Globally we have reached peak oil.
But in local government, the rich seam of comedy gold
will never run dry .
I decide to collaborate with a mate, Fiona Clare for the 2011 MICF show.
Collaborating means lower costs, double the marketing and only half a script to write.
We both have very different comedy styles. Fiona is full of whimsy and is a singer song writer, my delivery is dry and acerbic and I don’t sing or play anything.
In deciding the format, the content and the show title, we acknowledge our different styles, but concede that Béchamel is a pretty name for a sauce, but a cruel name for a child.
The show is inclusive and accessible, it has a cry baby session and complimentary tickets are given to arts access members, the set is home made and crafty and the cure for head lice is simple yet startling.
The show opens with me standing Neanderthal like, shoulders hunched, I am stooped, my chin is pushed out and I say:
Underwhelmed, underpaid, undervalued. Feeling like a victim.
Then I left the not for profit sector and took my first swipe card – into local government.
Since the birth of Jessica, the hovering in dark dingy comedy rooms, the trip to comedy perdition and back, I have kept writing, kept honing, kept watching other comics and slowly understood that the funniest material I can write is about the what I find funny, not what I think others will find funny.
I learn over time that my delivery style is dry, the drier the better, the sparser the content, it is laden with irony, deep sarcasm and a smattering of self deprecation.
I no longer angst over each word when I write now. Often it is the rhythm of a joke I am interested in, or an idea and how it links with another idea. I perform knowing know how to start the joke and where it will finish, but the journey to get to the punchline is not always devised giving the material spontaneity and freshness.
The discipline of doing a MICF show every year becomes de rigueur. Before one show is finished another show is germinating. I write all year, keeping notebooks from all of the gigs I have done. Developing a new show every year is about challenging myself, making sure that I craft the comedy, hone a story, make a satisfying show and honor the creative process by writing the best jokes possible. It is also about creating a product, getting a good marketing image and committing 100% to the delivery. It helps committing 100% because if you believe in the material and enjoy it , so to will the audience.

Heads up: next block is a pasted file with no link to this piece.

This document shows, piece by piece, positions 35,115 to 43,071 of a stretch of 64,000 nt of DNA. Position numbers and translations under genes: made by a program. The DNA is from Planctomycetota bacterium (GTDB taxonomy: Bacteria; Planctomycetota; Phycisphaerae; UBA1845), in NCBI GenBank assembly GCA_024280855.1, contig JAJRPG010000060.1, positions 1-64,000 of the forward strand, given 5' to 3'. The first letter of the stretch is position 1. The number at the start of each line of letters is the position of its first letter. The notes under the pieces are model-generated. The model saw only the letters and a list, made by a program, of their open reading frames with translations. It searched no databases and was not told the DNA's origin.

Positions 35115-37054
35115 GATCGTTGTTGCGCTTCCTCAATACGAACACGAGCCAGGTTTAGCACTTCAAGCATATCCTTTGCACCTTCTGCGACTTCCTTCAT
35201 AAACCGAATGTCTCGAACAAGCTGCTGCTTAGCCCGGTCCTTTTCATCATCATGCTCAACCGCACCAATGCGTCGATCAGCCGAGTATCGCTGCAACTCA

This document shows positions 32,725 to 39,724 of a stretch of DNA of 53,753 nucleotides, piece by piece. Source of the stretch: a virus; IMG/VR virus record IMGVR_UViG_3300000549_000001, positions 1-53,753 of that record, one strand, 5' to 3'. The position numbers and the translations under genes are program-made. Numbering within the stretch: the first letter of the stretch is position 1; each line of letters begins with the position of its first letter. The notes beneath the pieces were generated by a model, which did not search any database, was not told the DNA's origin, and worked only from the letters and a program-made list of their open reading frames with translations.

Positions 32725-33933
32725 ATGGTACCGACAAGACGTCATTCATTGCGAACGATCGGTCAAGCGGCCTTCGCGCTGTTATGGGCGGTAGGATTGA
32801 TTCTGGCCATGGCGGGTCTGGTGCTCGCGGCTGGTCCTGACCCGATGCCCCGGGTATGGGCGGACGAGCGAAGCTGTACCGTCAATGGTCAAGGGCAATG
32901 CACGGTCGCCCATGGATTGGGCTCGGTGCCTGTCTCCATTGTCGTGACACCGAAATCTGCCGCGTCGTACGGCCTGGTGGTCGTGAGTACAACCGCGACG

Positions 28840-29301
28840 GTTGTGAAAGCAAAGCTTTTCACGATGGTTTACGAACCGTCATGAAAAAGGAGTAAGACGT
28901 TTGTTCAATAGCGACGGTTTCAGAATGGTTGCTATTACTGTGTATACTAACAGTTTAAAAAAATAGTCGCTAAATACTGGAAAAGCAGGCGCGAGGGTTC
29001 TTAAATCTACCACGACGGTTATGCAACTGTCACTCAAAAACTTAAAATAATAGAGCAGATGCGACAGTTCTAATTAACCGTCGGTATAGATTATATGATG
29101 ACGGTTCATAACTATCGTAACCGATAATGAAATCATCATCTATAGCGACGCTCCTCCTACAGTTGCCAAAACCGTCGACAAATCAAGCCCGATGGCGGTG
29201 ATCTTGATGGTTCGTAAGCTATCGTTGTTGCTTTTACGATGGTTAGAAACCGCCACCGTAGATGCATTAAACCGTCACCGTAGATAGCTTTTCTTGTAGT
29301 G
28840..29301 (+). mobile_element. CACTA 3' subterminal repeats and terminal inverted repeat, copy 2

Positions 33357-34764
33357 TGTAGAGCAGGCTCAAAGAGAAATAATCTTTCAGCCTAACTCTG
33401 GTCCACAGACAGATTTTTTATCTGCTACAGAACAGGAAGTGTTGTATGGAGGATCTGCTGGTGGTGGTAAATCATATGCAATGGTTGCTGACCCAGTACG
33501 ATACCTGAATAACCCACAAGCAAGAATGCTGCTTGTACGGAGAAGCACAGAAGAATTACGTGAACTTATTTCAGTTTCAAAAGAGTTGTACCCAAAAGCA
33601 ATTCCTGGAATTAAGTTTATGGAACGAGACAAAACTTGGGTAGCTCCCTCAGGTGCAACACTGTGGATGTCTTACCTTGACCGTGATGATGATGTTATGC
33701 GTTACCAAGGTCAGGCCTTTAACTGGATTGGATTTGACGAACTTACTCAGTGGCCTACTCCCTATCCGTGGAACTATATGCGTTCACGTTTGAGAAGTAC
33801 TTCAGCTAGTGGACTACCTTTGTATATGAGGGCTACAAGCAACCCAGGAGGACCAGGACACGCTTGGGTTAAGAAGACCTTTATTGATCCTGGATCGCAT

For the béchamel show, the easy part of the writing was the not for profit, local government material. Each day at work, as a local government officer ,there was always a new rich vein of comedy gold opened up that just had to be mined. The material was tweaked and added to for each show, there really was no end to the humour within the hallowed halls of bureaucracy.
In béchamel I take my first swipe card into local government:
It is lovely in there, all bright and shiny. On my desk when I arrive, there is a pile of stationary: post it notes, high lighters, even on my telephone my name is on it, should I momentarily forget who I am:
Local government Justine Sless speaking.
I begin working in earnest. I have been employed to develop an intercultural centre. When I went for the interview I was asked to give my definition of interculturalism:
It’s Japenese, it’s people from Iran, from Iraq, from Italy, I intertwine my fingers to demonstrate the inter part of the word, I get the job.
My first day at local government I create a community engagement strategy. It’s all flow charts, arrows pointing in different directions and nice colors.
After a while, my wrist begins to ache a bit because there is no mouse pad.
I ask Maria, the administration support worker , if I could possibly get a mouse pad. Maria hands me a book about the size of a yellow pages book.
Here Maria says, here use this.
I put my wrist on the book, it’s a bit uncomfortable but I reckon I can manage. I continue working. After a short period of time I sense that Maria is watching me.
Justine, she says,
Justine that book I gave you.
That is the office stationary order book.
Oh I say, sorry ,I have just left the not for profit sector and we are used to just making do.
I leave local government and start working in education and this is what happens:
Janine comes into the office and Lisel goes up to her and says:
Janine under your white trousers we can all see your green underpants.
All that day Janine had to wear her long black jacket, so that we could not see her green underpants.
Just then the telephone rings and Valerie answers it.
Education Valerie speaking. Yes, yes oh yes, oh ok right then ok, fair enough ok then bye.
We all tap our computer key boards, avert our gaze and pretend like we weren’t listening.
Then Valerie tells us. Apparently her husband John had been to the Aldi supermarket to buy a travel hair dryer. When he gets there, all that is left is a lurid purple colored one, so he doesn’t buy it.
Oh Valerie, Oh mate I say I hope that hasn’t ruined your holiday.
Australian politics is a lot like English High Tea.
There are three layers ,which is lovely, but it’s a bit much.